When we think of dangerous careers, certain occupations come to mind – coal miners, gas rig workers, and steel plant employees. We don’t tend to think of construction workers. Sure, they face some risk of injury—that’s why they wear hard hats—but compared to a lot of manual workers, we think, their risk is relatively low. Actually, this is not the case. According to the Occupational Safety and Health Administration, construction workers face a higher fatal injury rate than any other occupation in the country. From falls to scaffold collapse to repetitive motion injury, construction site workers are at risk for a seemingly endless array of dangers and potential injuries.
Five Tragic Incidents Support the Data
If the government’s statistics don’t convince you, check out this list of five American construction accidents. Even those who are most skeptical of government-backed data may be convinced of construction dangers.
1. Chicago Crib – In 1909, while a water intake tunnel was being built in Chicago, the workers’ dormitory caught fire. 60 men died in the fire, 29 were seriously burned or later died of the burns, and 46 men who jumped into the surrounding water drowned or died of pneumonia. According to some historians, the fire was caused by the use of gasoline to ward off bed bugs.
2. Hawk’s Nest Tunnel – In 1927, construction began on this tunnel near Gauley Bridge, WV. The tunnel was to divert water from the New River to provide power for Union Carbide’s Kanawha and New River Power Company. During construction, silica was discovered, and the workers were told to mine it to use in steel manufacturing. Despite the fact that it was common practice for silica miners to follow certain safety precautions, none of the workers at Hawk’s Nest were provided with safety masks. A large portion of them developed silicosis, a serious lung disease, and many of them died within a year of beginning mining. The West Virginia historical marker at the site puts the death toll at 109, but a Congressional hearing reported 476 fatalities.
3. Willow Island – Tragedy seems to plague West Virginia construction sites. On April 27, 1978, a 166-foot high cooling tower that was being built at a power plant in Willow Island, WV collapsed, killing 51 workers. A variety of factors were responsible, and investigators found that the concrete underneath the tower had not fully hardened, bolts were missing, a hoisting system was not properly engineered, and the entire construction process was rushed and unsafe.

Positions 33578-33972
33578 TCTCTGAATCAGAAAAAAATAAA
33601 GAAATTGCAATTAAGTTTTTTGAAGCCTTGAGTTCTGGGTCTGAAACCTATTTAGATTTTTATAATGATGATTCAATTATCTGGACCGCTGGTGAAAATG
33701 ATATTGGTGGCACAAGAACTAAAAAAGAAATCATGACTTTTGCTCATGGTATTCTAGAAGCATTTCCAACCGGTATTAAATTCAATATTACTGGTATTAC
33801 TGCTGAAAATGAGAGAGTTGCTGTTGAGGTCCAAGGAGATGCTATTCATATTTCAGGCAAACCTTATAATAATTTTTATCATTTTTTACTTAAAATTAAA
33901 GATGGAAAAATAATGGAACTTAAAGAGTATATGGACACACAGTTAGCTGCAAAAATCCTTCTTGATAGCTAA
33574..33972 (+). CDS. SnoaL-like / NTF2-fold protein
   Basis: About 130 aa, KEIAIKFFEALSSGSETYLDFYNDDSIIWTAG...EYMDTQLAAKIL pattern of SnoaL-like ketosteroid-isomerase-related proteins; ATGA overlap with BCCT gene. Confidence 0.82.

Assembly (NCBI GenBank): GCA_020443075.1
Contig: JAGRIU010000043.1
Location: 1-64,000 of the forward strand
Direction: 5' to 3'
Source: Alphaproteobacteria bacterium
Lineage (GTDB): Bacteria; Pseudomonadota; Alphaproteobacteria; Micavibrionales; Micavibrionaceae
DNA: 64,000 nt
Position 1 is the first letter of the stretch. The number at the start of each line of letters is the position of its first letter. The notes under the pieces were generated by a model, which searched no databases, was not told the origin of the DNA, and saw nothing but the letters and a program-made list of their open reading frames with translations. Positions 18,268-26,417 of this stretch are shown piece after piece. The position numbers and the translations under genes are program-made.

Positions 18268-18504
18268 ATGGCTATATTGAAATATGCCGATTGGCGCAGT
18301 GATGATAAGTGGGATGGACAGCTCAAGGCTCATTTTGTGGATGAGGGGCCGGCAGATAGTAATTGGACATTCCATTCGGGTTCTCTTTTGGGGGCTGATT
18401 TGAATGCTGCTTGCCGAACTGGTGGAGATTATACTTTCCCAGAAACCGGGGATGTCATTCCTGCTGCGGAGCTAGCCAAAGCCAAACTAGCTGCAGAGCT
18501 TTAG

4. Hoover Dam – No one major disaster befell the Hoover Dam, but historians estimate that a total of 112 workers died during the course of its construction. The first death was J.G. Tierny, who drowned while finding the location for the dam. The last recorded death was Tierny’s son Patrick, who fell from the dam during construction.
5. 51st Street – In March 2008, a crane collapsed at a construction site at 51st street in New York City. The incident left seven dead and even more injured. The 19-story crane was to be extended (eventually to 44 stories) when a piece of steel came off and knocked off one the ties holding the crane to the building. Stephen Kaplan, owner or Reliance Construction Group, called it an “absolute freak accident.”
These tragic incidents not only verify OSHA’s claim of the dangers of construction sites, they also act as a wake-up call to construction companies. Though many of these accidents occurred years ago, construction companies still have a long way to go, as evidenced by the 51st Street incident. It is completely unacceptable that workers who spend their lives working on high-budget projects should be left so exposed to tragedy.
Chicago Construction Accident Lawyer - Donald W. Jaburek of Pope & Jaburek, P.C. in Chicago, Illinois is a personal injury attorney with decades of experience. Mr. Jaburek focuses his practice on motor vehicle accidents, workplace injuries, slip and fall, medical malpractice, wrongful death, and most other types of injury cases.
Five Worst Construction Accidents in American History